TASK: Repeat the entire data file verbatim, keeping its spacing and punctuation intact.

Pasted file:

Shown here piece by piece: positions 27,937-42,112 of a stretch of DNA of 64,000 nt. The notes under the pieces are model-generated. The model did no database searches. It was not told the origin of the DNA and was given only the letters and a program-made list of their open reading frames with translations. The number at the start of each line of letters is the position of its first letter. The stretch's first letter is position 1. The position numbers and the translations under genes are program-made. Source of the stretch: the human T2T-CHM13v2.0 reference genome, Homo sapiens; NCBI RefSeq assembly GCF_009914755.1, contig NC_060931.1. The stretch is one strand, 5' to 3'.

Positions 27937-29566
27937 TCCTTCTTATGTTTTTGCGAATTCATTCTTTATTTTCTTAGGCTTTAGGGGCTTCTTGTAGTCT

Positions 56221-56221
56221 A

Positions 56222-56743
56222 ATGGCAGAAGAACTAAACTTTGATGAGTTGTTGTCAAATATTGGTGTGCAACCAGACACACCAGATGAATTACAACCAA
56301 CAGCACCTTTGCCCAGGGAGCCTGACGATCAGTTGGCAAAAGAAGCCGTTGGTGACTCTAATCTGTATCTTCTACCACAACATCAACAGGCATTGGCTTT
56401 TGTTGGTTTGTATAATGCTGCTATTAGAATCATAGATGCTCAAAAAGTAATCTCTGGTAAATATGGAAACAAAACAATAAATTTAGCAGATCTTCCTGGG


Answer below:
Shown here piece by piece: positions 27,937-42,112 of a stretch of DNA of 64,000 nt. The notes under the pieces are model-generated. The model did no database searches. It was not told the origin of the DNA and was given only the letters and a program-made list of their open reading frames with translations. The number at the start of each line of letters is the position of its first letter. The stretch's first letter is position 1. The position numbers and the translations under genes are program-made. Source of the stretch: the human T2T-CHM13v2.0 reference genome, Homo sapiens; NCBI RefSeq assembly GCF_009914755.1, contig NC_060931.1. The stretch is one strand, 5' to 3'.

Positions 27937-29566
27937 TCCTTCTTATGTTTTTGCGAATTCATTCTTTATTTTCTTAGGCTTTAGGGGCTTCTTGTAGTCT

Positions 56221-56221
56221 A

Positions 56222-56743
56222 ATGGCAGAAGAACTAAACTTTGATGAGTTGTTGTCAAATATTGGTGTGCAACCAGACACACCAGATGAATTACAACCAA
56301 CAGCACCTTTGCCCAGGGAGCCTGACGATCAGTTGGCAAAAGAAGCCGTTGGTGACTCTAATCTGTATCTTCTACCACAACATCAACAGGCATTGGCTTT
56401 TGTTGGTTTGTATAATGCTGCTATTAGAATCATAGATGCTCAAAAAGTAATCTCTGGTAAATATGGAAACAAAACAATAAATTTAGCAGATCTTCCTGGG